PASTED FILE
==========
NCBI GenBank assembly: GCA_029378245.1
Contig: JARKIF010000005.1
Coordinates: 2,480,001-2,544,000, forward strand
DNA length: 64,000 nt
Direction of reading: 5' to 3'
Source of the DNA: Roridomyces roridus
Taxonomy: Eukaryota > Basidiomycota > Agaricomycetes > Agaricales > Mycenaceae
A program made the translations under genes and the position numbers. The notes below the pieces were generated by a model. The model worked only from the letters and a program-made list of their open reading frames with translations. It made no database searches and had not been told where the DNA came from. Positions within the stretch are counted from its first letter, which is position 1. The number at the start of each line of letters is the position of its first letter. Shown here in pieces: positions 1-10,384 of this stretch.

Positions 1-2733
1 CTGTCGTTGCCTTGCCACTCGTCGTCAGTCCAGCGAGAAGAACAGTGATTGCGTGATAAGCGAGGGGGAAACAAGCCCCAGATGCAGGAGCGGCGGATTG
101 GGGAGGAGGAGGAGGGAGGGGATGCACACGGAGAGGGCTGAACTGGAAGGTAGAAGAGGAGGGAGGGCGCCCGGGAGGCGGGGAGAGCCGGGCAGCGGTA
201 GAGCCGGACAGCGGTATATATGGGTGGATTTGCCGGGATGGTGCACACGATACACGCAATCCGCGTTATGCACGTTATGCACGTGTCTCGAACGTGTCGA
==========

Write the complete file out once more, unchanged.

NCBI GenBank assembly: GCA_029378245.1
Contig: JARKIF010000005.1
Coordinates: 2,480,001-2,544,000, forward strand
DNA length: 64,000 nt
Direction of reading: 5' to 3'
Source of the DNA: Roridomyces roridus
Taxonomy: Eukaryota > Basidiomycota > Agaricomycetes > Agaricales > Mycenaceae
A program made the translations under genes and the position numbers. The notes below the pieces were generated by a model. The model worked only from the letters and a program-made list of their open reading frames with translations. It made no database searches and had not been told where the DNA came from. Positions within the stretch are counted from its first letter, which is position 1. The number at the start of each line of letters is the position of its first letter. Shown here in pieces: positions 1-10,384 of this stretch.

Positions 1-2733
1 CTGTCGTTGCCTTGCCACTCGTCGTCAGTCCAGCGAGAAGAACAGTGATTGCGTGATAAGCGAGGGGGAAACAAGCCCCAGATGCAGGAGCGGCGGATTG
101 GGGAGGAGGAGGAGGGAGGGGATGCACACGGAGAGGGCTGAACTGGAAGGTAGAAGAGGAGGGAGGGCGCCCGGGAGGCGGGGAGAGCCGGGCAGCGGTA
201 GAGCCGGACAGCGGTATATATGGGTGGATTTGCCGGGATGGTGCACACGATACACGCAATCCGCGTTATGCACGTTATGCACGTGTCTCGAACGTGTCGA